Monday, May 19, 2014

The Encyclopedia of Early Earth

The Encyclopedia of Early Earth by Isabel Greenberg is one of the most in depth books I've ever read. It creates entire cultures with their own religions and holy stories. Don't worry, it's not really an encyclopedia. It's the story of an indigenous storyteller traveling the early earth to find something very special that he had lost. On the way, he tells stories about his people and learns new ones about other cultures. There is a recurring figure in both his stories and other's named God Birdman, the world wide celebrated god of everything. He has two children named Kid and Kiddo who are his messengers. The people who live in the places he visits are very much based on real life peoples like Vikings or Mongols. 

The art in The Encyclopedia of Early Earth is unbelievably beautiful. It looks like it was
made with wood cuts or a paint brush. I really love the way that Birdman is drawn. He looks just like he came off of a totem pole.  I also like the way Kid and Kiddo are drawn. It was a very interesting choice having them look like humans but with beaks tied on to their noses. In all, I think that almost every drawing could be put in a gallery and bring in more viewers than that Jackson Pollock junk. I could give the book the top rating for the drawings alone.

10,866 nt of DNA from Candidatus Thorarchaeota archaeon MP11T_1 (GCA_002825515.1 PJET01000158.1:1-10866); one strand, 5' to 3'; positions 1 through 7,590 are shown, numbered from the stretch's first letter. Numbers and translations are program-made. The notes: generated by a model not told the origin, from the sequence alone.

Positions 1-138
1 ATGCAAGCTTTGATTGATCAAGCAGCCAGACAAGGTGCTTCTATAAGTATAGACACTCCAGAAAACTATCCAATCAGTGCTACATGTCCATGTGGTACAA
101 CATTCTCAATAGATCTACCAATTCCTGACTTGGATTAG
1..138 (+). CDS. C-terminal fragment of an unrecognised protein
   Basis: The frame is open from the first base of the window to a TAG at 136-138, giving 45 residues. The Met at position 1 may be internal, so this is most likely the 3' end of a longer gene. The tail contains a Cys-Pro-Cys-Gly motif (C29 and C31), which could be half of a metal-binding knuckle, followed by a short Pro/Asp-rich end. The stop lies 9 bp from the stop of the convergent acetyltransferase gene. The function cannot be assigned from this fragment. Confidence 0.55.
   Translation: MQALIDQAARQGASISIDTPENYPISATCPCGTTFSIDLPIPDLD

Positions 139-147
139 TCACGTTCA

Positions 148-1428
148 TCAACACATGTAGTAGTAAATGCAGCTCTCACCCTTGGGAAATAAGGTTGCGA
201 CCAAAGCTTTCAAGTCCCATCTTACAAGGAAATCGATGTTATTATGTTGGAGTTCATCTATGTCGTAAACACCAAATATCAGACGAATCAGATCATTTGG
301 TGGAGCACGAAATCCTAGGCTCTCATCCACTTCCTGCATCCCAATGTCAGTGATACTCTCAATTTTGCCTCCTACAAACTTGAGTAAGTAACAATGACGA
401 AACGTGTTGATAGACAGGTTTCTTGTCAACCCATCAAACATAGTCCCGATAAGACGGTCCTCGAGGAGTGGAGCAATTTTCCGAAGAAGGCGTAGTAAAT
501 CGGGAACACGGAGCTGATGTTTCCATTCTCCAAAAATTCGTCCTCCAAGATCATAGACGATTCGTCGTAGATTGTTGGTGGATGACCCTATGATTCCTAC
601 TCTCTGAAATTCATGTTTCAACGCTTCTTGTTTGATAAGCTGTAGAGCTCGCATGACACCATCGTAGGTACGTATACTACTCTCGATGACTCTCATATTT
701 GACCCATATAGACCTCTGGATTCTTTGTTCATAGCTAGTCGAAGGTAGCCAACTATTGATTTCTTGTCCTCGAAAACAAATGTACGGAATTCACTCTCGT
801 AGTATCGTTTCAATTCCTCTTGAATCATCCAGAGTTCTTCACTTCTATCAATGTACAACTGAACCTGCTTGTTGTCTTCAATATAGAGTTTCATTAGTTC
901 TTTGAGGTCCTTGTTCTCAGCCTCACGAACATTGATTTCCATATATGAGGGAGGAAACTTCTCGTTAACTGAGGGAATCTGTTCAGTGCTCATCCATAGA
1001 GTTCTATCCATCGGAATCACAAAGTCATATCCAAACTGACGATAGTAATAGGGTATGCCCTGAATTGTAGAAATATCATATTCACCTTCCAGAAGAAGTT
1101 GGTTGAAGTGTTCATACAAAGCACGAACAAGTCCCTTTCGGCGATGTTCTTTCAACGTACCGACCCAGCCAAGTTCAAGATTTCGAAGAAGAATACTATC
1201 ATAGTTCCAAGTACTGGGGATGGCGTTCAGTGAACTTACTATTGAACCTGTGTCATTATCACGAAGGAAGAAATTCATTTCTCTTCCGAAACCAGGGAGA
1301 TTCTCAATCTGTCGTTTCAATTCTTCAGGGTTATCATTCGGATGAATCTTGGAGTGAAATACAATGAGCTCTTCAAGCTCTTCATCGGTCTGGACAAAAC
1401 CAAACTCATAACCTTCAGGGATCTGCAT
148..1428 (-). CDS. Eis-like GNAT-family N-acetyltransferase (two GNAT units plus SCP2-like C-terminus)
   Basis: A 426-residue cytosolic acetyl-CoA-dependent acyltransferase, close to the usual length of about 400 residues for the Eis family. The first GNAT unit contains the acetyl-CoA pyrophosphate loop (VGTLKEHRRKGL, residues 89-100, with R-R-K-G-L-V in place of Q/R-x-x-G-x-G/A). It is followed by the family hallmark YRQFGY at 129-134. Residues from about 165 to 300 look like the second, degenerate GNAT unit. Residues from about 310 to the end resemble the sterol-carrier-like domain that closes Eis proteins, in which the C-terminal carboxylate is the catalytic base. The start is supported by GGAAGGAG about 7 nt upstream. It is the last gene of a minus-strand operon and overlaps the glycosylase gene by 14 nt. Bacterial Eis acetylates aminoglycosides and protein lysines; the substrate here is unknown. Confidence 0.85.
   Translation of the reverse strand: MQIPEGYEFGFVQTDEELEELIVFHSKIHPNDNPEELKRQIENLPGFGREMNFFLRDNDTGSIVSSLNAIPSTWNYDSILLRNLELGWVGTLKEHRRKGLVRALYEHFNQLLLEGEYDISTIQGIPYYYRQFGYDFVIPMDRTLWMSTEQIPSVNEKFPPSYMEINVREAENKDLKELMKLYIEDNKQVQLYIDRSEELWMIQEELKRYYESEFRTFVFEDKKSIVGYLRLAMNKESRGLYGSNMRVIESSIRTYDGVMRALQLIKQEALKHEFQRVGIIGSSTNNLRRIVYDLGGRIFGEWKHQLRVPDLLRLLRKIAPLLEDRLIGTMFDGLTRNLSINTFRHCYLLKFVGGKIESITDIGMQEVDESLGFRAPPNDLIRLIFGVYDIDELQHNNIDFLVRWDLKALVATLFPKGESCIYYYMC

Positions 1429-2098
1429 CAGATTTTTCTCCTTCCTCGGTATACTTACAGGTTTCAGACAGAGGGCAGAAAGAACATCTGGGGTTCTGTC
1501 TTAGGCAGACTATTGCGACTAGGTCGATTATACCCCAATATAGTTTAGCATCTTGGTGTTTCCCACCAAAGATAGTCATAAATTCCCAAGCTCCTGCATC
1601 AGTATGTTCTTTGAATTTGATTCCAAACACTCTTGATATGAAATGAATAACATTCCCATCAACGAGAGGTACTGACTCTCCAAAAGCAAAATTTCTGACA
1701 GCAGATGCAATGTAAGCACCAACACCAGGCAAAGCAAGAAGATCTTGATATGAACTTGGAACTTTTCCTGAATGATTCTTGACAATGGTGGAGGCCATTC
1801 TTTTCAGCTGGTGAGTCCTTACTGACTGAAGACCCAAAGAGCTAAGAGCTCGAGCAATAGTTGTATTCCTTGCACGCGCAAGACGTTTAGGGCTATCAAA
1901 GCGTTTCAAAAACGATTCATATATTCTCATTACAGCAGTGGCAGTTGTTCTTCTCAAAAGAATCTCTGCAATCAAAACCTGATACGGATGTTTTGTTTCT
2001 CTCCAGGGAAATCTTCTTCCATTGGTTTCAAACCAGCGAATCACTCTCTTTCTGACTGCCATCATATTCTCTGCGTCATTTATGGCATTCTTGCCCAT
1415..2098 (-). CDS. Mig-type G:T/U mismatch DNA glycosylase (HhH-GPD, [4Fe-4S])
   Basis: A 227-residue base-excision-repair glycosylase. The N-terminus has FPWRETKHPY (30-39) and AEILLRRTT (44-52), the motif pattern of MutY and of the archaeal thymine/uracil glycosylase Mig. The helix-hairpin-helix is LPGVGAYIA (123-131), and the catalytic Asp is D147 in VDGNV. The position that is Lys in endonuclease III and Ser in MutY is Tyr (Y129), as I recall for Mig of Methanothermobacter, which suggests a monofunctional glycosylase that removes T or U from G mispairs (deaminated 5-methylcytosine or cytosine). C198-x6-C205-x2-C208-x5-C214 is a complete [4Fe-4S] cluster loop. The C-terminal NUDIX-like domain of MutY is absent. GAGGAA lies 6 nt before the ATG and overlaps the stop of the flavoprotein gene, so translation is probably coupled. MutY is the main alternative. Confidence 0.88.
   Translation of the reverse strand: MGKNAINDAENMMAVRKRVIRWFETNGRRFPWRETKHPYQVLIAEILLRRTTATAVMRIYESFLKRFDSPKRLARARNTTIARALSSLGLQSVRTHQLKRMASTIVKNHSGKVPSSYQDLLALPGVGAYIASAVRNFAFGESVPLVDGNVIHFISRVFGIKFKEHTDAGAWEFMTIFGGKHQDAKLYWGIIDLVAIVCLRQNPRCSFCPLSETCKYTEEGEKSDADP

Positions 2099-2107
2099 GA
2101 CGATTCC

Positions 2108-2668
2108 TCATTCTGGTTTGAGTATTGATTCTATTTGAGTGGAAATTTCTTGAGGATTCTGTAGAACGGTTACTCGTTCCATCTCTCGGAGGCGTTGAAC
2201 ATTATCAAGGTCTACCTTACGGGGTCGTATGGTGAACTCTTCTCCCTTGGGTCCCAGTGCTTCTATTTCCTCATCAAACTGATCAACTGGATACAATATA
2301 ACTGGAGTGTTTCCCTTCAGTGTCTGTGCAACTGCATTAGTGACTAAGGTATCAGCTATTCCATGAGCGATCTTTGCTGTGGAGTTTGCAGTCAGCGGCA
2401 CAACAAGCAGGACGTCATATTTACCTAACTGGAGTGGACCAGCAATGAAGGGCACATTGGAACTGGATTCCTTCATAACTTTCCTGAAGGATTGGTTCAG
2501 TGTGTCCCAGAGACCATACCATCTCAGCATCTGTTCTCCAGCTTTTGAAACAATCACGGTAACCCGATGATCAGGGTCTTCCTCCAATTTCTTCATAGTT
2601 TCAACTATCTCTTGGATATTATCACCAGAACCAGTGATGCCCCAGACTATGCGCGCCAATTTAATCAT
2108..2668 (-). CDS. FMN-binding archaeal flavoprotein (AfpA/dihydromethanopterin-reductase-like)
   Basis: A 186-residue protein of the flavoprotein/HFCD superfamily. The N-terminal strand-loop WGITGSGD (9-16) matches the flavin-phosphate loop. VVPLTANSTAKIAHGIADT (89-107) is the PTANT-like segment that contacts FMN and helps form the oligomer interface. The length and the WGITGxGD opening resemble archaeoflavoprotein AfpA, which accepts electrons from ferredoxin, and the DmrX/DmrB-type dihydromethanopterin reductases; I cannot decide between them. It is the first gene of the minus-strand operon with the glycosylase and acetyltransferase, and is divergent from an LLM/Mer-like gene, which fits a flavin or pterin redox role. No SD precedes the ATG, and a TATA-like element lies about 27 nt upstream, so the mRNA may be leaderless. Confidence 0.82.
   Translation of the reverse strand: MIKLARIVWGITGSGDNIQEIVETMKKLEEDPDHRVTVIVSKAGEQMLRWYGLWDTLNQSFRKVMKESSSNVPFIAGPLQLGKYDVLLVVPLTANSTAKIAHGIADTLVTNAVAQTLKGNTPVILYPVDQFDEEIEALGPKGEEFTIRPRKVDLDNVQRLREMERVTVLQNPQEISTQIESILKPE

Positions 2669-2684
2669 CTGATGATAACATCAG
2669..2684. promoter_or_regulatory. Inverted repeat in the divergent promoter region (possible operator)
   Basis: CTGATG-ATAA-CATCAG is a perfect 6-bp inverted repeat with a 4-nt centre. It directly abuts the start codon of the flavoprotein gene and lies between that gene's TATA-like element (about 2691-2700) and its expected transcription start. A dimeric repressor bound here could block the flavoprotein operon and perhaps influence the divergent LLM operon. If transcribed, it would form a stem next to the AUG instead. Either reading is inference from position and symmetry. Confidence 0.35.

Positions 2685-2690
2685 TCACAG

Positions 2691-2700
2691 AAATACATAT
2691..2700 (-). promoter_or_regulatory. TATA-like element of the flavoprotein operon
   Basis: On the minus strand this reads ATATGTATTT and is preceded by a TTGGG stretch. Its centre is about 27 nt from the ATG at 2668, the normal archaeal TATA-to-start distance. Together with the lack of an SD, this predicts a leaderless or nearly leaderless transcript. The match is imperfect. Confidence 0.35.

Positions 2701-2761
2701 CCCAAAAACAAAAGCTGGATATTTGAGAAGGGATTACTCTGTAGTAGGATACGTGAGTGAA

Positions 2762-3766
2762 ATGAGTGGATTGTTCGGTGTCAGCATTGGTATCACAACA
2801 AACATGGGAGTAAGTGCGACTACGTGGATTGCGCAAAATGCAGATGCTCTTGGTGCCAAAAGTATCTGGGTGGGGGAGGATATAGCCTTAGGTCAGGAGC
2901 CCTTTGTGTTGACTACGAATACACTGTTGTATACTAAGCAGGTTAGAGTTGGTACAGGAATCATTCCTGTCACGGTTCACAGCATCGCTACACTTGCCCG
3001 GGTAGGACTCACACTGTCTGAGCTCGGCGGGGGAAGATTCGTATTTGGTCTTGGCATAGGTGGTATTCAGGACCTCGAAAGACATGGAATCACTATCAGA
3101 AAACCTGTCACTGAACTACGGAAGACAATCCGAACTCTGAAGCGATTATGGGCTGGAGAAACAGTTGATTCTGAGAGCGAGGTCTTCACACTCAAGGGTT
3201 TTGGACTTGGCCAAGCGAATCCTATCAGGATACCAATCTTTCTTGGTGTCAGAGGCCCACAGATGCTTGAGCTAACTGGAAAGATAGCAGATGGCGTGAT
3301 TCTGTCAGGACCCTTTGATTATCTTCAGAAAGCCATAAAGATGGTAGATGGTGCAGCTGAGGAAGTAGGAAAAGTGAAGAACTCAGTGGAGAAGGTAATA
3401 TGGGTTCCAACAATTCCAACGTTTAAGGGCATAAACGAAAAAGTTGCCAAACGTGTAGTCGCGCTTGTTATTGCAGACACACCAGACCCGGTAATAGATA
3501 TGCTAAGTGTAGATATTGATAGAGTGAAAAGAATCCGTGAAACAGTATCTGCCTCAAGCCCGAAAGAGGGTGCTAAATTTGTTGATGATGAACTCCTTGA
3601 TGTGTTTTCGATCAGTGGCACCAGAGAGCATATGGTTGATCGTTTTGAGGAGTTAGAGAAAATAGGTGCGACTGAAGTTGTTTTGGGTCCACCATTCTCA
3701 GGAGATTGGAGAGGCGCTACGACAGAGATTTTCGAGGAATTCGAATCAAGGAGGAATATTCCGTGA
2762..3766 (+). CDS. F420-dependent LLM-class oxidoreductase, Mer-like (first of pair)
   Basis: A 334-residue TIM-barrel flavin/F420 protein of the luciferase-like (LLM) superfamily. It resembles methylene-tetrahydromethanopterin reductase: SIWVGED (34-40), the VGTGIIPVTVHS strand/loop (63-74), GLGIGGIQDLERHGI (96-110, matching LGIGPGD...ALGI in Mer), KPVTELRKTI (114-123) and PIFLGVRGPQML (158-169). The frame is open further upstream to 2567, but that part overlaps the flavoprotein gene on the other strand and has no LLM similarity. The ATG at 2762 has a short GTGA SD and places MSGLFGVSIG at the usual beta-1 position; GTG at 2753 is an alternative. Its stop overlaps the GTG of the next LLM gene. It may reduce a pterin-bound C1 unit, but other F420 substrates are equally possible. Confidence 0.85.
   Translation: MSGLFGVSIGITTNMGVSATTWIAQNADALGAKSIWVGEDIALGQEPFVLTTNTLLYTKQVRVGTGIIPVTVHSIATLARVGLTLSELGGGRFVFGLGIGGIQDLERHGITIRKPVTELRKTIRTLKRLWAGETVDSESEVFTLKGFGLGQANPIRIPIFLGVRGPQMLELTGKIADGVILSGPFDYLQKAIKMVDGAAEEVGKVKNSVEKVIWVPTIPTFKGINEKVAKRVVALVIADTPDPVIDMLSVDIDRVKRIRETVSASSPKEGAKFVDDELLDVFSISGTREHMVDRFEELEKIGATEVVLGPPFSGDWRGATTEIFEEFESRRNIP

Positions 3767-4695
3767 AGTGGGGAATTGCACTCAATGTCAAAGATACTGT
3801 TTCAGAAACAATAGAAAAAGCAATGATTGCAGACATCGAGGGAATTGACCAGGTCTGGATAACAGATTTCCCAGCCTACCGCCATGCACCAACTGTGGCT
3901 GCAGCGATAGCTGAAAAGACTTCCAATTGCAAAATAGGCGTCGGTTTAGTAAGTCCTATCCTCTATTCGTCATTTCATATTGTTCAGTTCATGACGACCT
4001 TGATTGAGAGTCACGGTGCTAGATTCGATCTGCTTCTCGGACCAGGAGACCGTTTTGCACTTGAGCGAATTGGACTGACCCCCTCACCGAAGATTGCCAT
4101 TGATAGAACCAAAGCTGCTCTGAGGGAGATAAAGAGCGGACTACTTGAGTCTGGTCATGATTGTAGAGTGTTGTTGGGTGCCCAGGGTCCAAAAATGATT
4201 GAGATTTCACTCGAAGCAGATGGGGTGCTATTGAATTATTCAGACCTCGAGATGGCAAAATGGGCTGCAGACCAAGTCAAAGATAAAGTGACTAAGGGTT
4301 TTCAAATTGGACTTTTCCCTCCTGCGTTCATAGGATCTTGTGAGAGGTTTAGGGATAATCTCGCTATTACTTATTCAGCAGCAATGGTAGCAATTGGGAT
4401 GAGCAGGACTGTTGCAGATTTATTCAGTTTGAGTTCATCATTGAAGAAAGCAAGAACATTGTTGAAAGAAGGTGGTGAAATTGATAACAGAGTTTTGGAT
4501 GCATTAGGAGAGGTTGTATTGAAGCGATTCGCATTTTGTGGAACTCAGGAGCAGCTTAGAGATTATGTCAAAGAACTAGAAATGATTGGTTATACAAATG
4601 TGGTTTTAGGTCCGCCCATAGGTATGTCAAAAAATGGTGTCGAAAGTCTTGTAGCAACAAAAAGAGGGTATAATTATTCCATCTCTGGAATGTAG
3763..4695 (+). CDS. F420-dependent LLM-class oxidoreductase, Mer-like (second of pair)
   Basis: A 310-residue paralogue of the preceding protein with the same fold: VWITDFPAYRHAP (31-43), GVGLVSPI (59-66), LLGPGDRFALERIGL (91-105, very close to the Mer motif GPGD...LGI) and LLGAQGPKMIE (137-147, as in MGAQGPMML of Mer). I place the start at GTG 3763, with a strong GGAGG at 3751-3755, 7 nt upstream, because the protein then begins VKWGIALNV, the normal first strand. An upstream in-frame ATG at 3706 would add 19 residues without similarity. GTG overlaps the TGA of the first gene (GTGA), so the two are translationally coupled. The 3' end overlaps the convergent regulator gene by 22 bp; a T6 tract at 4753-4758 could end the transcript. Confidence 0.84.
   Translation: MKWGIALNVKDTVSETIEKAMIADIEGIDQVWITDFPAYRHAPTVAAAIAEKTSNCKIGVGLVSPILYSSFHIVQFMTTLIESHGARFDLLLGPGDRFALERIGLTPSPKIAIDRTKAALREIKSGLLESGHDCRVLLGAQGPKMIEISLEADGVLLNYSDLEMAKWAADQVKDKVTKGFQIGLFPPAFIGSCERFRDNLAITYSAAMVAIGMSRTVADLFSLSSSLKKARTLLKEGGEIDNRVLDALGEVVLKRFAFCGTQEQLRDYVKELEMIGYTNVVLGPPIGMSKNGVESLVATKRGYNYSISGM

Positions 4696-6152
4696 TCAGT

To tell the truth, I enjoy the stories about the gods more than I like the base storyline about the storyteller. It's really interesting how an entire mythos was created for this book alone, not to mention how great the stories are. My favorite is a story in which the earth is created. I'm not going to spoil any of it for you except to say that it grows out of a competition between Kid and Kiddo. Trust me when I say it's a real keeper

The Encyclopedia of Early Earth is fairly appropriate for all ages. There is some non-sexual nudity, but it's cave men hunting deer without loincloths and stuff like that. I enjoyed The Encyclopedia of Early Earth immensely. I suggest that you buy it the second you finish reading this review. I would give The Encyclopedia of Early Earth 10 Eskimo kisses out of 10. 


  1. "In all, I think that almost every drawing could be put in a gallery and bring in more viewers than that Jackson Pollock junk." I wish you could have seen how hard I laughed at that line. Well done!

  2. Milo, I don't know how you do it, but you're somehow able to be accessible ("Don't worry, it's not really an encyclopedia") and highbrow ("Mythos") at the same time. Best review YET! Your grandfather would be pleased that you reject Jackson Pollock.

  3. I can tell by your writing that you are being home schooled by the best. Your prose is lively, engaging, and has just the right mix of humor and earnestness.